Have you ever had an enemy? People that hurt you, or even worse lie about you? Believe me, I know all to well how this works and forgiving them can be so hard, and you MUST forgive them. Before you can go to the cross and pray, you MUST love them, and that means loving the unlovable.
Who are the “unlovable” in this world? How do you qualify for this very specific group of people? Is everyone in the group unlovable to everyone else in the world, or are some of the unlovable actually lovable to the rest of us?
There is nobody beyond the reach of God. He loves all of us. In fact, even while we were covered in the mud of our own sin, God sent His Son to die on the cross for us. We needed to be forgiven and Jesus paid the price with His blood.
So, I guess ALL of us are the unlovable and it is sin that gives us the “unlovable” title. Thank goodness the love of God can look past our imperfections. Where would we be without His constant offer of forgiveness?
It is important to examine your heart and take an honest look at your own way of thinking, regarding those you have identified as “unlovable.” You will probably have to admit that there are other things you consider when sending people over the fence to the “unlovable” pasture.
Would a lack of personal hygiene be on your list? Maybe it would be education, status, or profession. Physical appearance and human deformities might be additional weights of consideration.
Why is the outside always the first trigger, or is it? Do you consider greedy, pushy, loud, and boisterous folks unlovable? Does a lack of compassion or courage sweep some people you encounter into that “unlovable” category? Could a person’s work ethic, or the lack of it, be irritating and enough to earn them a place?
Even though the children of God should view people with the eyes of Jesus, many of us don’t. We walk around with tinted or shaded eyeglasses that block out the goodness in people. Instead, we focus on the faults and wrongs of others, not their accomplishments and goodness. How did Jesus see people? Did He focus on their sin or love them in spite of it?
Judging is a very dangerous place to be when you consider we will be judged with the same measure we hand out. Jesus did not come into the world to condemn us. His purpose was always to save. Why then aren’t we following His example?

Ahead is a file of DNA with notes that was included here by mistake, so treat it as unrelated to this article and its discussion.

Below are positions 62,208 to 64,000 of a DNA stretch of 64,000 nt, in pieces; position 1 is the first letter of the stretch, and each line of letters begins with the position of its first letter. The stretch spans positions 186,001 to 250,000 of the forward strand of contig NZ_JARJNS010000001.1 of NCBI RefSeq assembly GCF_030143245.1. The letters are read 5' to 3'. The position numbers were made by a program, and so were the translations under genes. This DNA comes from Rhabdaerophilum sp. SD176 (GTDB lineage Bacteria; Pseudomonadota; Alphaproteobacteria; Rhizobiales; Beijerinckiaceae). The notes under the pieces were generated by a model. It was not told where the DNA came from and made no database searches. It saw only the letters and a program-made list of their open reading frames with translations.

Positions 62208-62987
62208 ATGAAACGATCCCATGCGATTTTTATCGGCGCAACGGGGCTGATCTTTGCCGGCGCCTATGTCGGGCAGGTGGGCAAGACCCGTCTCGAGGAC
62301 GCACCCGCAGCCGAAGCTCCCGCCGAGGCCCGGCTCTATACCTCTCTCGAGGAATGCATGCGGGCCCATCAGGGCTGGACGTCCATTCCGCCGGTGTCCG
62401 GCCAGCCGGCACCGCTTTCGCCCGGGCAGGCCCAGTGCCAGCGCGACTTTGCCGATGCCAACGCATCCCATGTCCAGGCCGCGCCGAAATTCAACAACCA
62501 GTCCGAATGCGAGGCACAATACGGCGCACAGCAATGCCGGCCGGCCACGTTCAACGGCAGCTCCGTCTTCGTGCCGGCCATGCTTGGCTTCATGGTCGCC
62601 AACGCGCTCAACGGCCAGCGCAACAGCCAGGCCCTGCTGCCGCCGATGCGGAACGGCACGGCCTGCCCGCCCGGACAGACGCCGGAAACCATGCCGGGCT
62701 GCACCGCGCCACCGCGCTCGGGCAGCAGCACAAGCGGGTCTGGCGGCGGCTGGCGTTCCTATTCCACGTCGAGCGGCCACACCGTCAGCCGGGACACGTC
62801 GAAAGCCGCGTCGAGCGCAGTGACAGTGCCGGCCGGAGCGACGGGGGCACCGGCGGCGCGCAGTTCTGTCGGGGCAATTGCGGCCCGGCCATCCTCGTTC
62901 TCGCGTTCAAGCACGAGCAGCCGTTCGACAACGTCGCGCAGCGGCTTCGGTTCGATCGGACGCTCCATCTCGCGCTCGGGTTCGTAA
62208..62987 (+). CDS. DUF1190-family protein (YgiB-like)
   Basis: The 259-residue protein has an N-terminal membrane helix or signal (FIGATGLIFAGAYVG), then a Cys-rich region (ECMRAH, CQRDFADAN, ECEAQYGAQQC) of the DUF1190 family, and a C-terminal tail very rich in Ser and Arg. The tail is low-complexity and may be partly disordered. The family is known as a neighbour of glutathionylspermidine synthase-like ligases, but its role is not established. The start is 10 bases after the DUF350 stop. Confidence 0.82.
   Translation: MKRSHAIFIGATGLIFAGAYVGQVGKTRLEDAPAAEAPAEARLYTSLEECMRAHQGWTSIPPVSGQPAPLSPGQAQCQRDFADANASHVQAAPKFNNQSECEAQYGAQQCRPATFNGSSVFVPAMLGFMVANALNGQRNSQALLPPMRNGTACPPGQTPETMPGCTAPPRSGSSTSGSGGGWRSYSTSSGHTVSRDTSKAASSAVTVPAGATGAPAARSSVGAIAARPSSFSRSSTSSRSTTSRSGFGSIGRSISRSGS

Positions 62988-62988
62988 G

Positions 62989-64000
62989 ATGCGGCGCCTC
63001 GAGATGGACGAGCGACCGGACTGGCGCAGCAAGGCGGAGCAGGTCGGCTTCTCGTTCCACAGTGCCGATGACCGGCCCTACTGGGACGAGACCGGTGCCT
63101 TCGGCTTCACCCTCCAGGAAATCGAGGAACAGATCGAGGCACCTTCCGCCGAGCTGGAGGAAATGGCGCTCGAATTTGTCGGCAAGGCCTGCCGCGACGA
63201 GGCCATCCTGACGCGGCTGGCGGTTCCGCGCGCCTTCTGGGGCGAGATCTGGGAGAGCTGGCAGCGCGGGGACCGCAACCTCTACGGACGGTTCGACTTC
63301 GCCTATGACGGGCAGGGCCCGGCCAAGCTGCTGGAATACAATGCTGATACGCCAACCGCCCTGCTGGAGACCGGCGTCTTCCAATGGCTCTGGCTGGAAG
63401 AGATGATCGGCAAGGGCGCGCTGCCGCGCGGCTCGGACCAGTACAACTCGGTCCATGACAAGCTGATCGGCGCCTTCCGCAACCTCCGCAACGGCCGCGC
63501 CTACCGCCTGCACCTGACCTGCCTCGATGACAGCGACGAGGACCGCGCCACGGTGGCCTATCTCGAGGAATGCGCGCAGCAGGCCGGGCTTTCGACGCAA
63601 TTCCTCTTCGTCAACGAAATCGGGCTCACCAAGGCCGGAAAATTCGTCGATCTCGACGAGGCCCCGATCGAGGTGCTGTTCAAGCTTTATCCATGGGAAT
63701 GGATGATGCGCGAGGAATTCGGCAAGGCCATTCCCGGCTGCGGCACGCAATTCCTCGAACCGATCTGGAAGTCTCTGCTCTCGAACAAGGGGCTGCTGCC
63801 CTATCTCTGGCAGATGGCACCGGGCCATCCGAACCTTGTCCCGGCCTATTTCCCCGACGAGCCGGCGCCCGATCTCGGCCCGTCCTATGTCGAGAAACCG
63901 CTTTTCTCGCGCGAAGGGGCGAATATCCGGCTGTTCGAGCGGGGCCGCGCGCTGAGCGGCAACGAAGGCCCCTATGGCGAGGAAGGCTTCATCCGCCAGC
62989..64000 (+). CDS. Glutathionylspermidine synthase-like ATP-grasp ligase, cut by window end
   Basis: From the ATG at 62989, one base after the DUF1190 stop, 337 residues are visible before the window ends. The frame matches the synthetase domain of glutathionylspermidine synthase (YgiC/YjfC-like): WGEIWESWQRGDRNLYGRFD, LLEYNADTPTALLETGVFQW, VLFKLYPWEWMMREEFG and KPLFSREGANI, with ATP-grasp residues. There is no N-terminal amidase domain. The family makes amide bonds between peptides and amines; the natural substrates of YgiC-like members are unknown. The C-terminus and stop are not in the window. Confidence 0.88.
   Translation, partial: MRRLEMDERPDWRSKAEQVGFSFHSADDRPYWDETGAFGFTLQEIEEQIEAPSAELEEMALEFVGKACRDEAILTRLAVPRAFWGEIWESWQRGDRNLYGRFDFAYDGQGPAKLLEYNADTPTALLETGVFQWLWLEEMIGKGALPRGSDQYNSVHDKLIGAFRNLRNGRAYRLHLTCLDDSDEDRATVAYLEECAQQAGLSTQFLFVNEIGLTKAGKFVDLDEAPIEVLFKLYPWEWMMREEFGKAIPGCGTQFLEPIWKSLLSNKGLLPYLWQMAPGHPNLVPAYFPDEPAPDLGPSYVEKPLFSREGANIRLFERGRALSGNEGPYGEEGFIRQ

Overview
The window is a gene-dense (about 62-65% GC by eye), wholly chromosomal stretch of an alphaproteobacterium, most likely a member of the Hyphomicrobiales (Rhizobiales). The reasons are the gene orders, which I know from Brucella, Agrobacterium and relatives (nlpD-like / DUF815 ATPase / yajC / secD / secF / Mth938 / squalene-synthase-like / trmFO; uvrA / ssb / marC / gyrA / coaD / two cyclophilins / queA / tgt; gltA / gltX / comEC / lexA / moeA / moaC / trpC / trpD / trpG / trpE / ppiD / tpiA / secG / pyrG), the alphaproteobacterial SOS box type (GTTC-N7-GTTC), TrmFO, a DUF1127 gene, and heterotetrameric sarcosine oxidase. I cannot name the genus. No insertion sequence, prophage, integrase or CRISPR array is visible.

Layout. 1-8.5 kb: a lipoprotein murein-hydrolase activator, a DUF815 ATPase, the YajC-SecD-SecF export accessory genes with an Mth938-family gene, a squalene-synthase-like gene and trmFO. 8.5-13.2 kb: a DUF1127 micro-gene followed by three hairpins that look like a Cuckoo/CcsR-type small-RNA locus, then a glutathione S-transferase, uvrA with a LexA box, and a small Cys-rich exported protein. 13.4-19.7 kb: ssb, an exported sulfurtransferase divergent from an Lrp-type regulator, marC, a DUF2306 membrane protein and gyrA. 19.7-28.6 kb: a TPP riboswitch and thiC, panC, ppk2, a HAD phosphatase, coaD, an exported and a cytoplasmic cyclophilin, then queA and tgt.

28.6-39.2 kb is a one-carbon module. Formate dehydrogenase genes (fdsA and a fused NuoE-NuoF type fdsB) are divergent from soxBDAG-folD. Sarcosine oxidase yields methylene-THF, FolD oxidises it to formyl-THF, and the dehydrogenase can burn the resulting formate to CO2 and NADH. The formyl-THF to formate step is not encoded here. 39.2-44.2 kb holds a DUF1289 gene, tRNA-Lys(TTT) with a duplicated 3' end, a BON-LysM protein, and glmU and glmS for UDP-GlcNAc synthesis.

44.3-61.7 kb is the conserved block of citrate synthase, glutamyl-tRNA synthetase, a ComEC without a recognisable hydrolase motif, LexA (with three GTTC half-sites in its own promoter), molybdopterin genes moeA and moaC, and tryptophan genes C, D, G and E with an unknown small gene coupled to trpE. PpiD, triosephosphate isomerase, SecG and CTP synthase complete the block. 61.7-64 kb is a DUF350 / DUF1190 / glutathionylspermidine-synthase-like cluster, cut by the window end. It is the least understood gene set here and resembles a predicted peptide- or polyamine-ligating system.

Who are the “unlovable” in your life? How have they wounded or offended you? Do they just annoy you, or do they affect you like a bad case of poison oak when you are around them? Is there unforgiveness binding you to that “unlovable” person? Is there a plank in your own eye that needs removal, so that you can see those “unlovable” folk in your life with different eyes?
You can learn to love this person, with the grace of God. I don’t mean you have to be best friends or hang out together. Instead, why not ask God to give you His eyes the next time you run into this person. You can ask God to show you what He sees when He glances their way. This will surely give you a new perspective. It could even develop compassion in your heart and a willingness to extend grace and mercy. You do not have to like the person, but you are commanded by God to love him/her.
“And the second is like it: ‘Love your neighbor as yourself.’” Matthew 22:39 NIV
“Judge not, that you be not judged. For with the judgment you pronounce you will be judged, and with the measure you use it will be measured to you.” Matthew 7:1-2 (ESV)
“For God did not send his Son into the world to condemn the world, but in order that the world might be saved through Him.” John 3:17 (ESV)